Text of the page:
Guide to the terms used matched betting
There’s a host of terminology that I refer to in my other guide on how to get started with matched betting and sign-up offers. Feel free to read the other articles to get a feel for the concept.
What is a ‘mug’ bet and a ‘gubbed’ account?
A ‘mug’ could historically be the term used to refer to a gullible person and bookies, in order to make their money, depend on the gullible. On the other hand, bookies hate intelligent punters who always win. Therefore, you may find if you’re winning repeatedly with one bookmaker, they’ll likely become aware that they’re not making what they’d like from you. If this happens, your account might be ‘gubbed’. This simply means that the bookmaker will stop taking your bets and, on some occasions, become stubborn when releasing winnings without red-tape.
In order to avoid your account being gubbed, it’s common practice to find those who engage in matched betting making “mug” bets. This will be the occasional bet with no intention of a win. This is done in order to make your account look like the betting pattern of someone who is indeed gullible mug. The jury’s out on whether this works to stop bookies closing accounts, but it may be worth putting the odd low value bet on for this purpose if you’re precious about matched betting long term.
What are the differences between a bookmaker and a betting exchange?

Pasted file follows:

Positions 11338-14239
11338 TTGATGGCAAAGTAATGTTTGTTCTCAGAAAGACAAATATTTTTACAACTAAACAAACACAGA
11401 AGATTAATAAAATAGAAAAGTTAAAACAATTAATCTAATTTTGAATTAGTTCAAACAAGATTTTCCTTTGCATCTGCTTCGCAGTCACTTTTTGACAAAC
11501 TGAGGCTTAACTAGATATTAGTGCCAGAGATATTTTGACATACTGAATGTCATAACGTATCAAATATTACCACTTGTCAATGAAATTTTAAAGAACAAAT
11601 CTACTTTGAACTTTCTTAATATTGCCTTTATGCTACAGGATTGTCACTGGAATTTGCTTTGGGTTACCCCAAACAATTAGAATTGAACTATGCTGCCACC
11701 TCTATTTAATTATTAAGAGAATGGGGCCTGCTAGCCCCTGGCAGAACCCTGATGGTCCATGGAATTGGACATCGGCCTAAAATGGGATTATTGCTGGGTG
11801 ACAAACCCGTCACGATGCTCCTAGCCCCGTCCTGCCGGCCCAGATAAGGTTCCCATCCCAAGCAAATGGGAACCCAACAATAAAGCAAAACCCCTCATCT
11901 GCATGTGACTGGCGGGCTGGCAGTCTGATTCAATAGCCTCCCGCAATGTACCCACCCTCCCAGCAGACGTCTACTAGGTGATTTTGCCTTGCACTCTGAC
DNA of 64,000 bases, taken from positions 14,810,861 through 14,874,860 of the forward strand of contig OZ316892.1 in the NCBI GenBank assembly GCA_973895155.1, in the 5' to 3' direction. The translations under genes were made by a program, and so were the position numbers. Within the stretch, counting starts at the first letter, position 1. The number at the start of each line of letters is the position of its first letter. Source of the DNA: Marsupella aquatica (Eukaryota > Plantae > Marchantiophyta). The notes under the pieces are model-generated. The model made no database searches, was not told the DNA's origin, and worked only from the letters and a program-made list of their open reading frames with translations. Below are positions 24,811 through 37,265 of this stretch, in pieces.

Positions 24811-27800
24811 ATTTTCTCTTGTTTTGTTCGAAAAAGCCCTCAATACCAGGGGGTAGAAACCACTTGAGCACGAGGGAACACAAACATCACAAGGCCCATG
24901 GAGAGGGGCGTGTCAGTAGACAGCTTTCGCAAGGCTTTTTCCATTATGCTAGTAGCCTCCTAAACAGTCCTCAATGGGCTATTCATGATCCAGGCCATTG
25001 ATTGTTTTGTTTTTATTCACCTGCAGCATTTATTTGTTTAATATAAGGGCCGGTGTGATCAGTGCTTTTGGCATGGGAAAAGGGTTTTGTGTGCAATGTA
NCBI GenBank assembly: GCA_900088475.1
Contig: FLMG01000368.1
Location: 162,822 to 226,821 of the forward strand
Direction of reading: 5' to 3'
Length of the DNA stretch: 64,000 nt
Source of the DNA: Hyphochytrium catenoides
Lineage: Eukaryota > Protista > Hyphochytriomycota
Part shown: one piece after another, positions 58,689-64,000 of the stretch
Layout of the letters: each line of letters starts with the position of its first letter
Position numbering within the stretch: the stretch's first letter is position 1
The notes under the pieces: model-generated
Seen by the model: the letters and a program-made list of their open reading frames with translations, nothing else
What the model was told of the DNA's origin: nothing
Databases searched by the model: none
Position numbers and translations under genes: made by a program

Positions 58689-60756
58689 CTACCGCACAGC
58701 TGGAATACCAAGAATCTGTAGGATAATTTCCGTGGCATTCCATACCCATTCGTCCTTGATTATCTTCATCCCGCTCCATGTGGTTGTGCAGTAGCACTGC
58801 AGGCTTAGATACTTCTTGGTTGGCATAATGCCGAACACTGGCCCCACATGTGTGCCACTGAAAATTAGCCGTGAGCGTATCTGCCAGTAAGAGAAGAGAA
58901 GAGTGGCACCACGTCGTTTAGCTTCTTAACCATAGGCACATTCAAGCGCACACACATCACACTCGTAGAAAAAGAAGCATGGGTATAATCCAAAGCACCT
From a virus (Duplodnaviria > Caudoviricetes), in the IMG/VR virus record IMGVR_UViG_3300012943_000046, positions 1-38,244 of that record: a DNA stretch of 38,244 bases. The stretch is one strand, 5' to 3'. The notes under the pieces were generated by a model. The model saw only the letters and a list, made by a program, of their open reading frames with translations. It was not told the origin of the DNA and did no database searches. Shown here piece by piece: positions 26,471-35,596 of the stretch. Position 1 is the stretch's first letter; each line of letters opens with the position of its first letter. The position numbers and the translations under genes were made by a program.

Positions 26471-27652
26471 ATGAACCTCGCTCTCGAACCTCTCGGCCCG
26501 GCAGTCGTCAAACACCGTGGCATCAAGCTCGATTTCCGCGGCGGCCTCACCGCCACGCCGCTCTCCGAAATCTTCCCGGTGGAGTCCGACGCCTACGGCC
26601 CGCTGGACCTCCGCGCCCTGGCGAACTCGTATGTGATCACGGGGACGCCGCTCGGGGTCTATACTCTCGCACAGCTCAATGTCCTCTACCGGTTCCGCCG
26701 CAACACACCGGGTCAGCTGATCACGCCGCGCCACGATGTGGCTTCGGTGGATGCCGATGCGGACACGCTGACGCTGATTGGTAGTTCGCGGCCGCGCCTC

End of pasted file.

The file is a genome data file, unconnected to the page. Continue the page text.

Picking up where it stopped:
Obviously, you can’t bet against yourself easily with the same bookmaker. They’d cotton on quick and it’s not the done thing. This is where a betting exchange comes in. The most popular betting exchanges are Smarkets, Betfair, BetDaq, Matchbook and Ladbrokes. Now, the way in which exchanges differ to the bookmakers in that you’re betting against other people directly, not against the bookie. This means the odds change and vary wildly and you can search out the best bet to place.
What is a lay bet and a back bet?
A back bet is a standard bet where you’re betting on the positive outcome. i.e – betting on a team winning a football game. The lay bet is the opposing bet that covers all other eventualities and means that if your back bet doesn’t win, the lay bet will. Once you get your head around using and placing back and lay bets you’ll be well on your way to unlocking the sign-up offers and making extra pounds from matched betting. You’re more than welcome to read my other articles on my matched betting blog journey, however, using a tutorial service like Matchedbets.com or ProfitAccumulator is the best way to learn slowly.
Matchedbets.com offered me the opportunity to mop up the remaining “new customer offers”, while also giving me access to Acca (Accumulator) offers, bonuses and existing customer offers, not to mention a great forum and video tutorial resources. For reference, matched betting is based on wagering, but not risking funds due to the “lay” bet nature and free sign-ups. Sports betting sites offer a wide range of sign up incentives whereas general casino sites do not. There are not many no wagering casinos, but there are some – matched betting remains the safest way to extract money reliably and without risk.